KNOXVILLE, Tenn. (WATE) — Between the COVID-19 pandemic, inflation, supply chain issues, and labor shortages restaurants are finding ways to cut on operating costs. One of those ways can be moving to a ghost kitchen business model.

“Ghost kitchens, which are also called virtual kitchens or dark kitchens, let restaurants offer delivery from a location that doesn’t serve on-premises guests,” Sara Beth Urban, the CEO and President for Hospitality Tennessee, explained. “It’s a way to cut down on operating costs as well as help operators expand their delivery footprints or even expedite their delivery times.”

One Downtown Knoxville restaurant is giving the ghost kitchen format a try. On July 24, 2022, Fai Thai Kitchen on Gay Street will close its doors in hopes of opening again in a ghost kitchen format by the fall.

Owner Kultida ‘Fai’ Blais said it’s been a combination of things that led to this decision.

“First inflation, like the cost of goods is sky-rocket high,” said Blais. “I used to buy, for example, Thai basil for like three dollars per pound, now it’s 13 dollars per pound.”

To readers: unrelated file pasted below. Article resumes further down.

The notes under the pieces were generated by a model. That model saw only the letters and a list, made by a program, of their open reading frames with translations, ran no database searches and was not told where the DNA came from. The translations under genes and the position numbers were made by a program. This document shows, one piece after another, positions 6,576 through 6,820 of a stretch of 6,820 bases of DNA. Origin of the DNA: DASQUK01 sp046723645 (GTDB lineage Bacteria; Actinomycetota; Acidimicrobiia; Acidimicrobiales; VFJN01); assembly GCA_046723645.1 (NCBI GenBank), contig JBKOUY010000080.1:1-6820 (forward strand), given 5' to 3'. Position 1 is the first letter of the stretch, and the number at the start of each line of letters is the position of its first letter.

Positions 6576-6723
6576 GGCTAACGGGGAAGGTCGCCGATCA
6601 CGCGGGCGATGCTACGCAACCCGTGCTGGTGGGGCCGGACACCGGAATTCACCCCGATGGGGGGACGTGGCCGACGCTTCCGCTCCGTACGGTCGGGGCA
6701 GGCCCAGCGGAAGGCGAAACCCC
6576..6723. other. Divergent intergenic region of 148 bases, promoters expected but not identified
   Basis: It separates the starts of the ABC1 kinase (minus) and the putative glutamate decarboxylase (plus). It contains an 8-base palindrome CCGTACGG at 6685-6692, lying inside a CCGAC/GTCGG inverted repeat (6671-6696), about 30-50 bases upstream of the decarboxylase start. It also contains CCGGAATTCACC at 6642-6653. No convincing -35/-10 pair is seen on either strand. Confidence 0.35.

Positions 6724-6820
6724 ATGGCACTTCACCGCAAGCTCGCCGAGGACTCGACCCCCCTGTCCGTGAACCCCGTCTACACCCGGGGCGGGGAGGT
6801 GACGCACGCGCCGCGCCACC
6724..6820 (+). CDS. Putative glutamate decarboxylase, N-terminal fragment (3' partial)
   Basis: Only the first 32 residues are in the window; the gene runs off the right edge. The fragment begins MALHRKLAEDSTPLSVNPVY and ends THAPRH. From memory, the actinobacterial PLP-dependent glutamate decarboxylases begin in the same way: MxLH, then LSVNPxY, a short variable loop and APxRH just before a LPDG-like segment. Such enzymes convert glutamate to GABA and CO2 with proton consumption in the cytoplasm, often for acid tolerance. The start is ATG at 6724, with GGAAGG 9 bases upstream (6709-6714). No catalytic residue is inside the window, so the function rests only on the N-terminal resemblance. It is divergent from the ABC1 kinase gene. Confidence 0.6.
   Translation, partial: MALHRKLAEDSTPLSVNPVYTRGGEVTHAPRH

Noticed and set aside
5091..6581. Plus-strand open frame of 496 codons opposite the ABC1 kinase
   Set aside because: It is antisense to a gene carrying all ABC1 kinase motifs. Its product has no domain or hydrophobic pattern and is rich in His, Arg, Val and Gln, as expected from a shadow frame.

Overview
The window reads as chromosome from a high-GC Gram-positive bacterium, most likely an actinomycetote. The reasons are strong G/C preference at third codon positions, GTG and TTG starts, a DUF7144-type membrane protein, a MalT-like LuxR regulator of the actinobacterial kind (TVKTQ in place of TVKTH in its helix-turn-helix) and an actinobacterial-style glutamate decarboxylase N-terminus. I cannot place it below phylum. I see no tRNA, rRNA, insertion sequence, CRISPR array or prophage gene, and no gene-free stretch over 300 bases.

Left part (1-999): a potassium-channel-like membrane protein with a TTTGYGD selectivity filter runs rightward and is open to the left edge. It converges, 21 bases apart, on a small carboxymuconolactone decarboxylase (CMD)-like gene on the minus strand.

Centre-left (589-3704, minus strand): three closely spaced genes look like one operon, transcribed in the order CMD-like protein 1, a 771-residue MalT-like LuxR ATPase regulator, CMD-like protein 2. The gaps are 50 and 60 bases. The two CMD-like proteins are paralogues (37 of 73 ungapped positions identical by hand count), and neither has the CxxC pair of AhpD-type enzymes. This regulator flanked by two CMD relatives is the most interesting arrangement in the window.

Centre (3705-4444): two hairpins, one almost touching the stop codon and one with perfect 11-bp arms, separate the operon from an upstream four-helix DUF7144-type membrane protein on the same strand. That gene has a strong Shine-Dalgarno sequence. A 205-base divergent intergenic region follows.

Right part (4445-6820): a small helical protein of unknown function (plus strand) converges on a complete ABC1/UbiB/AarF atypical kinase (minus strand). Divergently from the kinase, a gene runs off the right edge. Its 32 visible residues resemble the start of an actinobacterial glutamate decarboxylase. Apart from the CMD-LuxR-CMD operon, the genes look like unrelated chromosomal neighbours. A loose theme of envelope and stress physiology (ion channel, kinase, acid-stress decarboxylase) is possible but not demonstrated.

Blais also said she was forced to raise the cost of certain menu items to overcompensate for inflation. She also had to find menu alternatives for some of her dishes because of supply chain issues.

“We can’t get certain things like the noodles, the Thai rice noodles that we get from Thailand, we used to use a certain brand and now we just use whatever we can find,” she said.

Blais said moving to a ghost kitchen format will allow her to get back to making her family recipes she is proud of without some of the extra stress she’s been carrying since moving into her brick-and-mortar store in August of 2021 after opening her food truck in 2018.

“I want to take care of the people who I hire more than pay rent or fixing things, like nonsense stuff,” she said. “Fai Thai, this happened because of my dream to come to America, like I came here almost eight years ago, so America is my destination and I made it here.”

Urban said the shift to these types of ghost kitchens is a natural one for the entire industry in a post-pandemic world.

“They had to figure out how to keep open, how to keep serving their customers, how to keep some of their staff on board,” said Urban. “In the 60s and 70s it was drive-throughs and in the 2020s apparently it’s going to be ghost kitchens and figuring out people can do that with a smaller staff.”

Urban told WATE 6 On Your Side News that pre-pandemic 63% of restaurant traffic was off-premise, meaning delivery or carryout. Then, in the spring of 2020, the number had jumped to 90%.

Urban said the challenge the industry will face moving forward is ensuring everyone is playing by the same rules.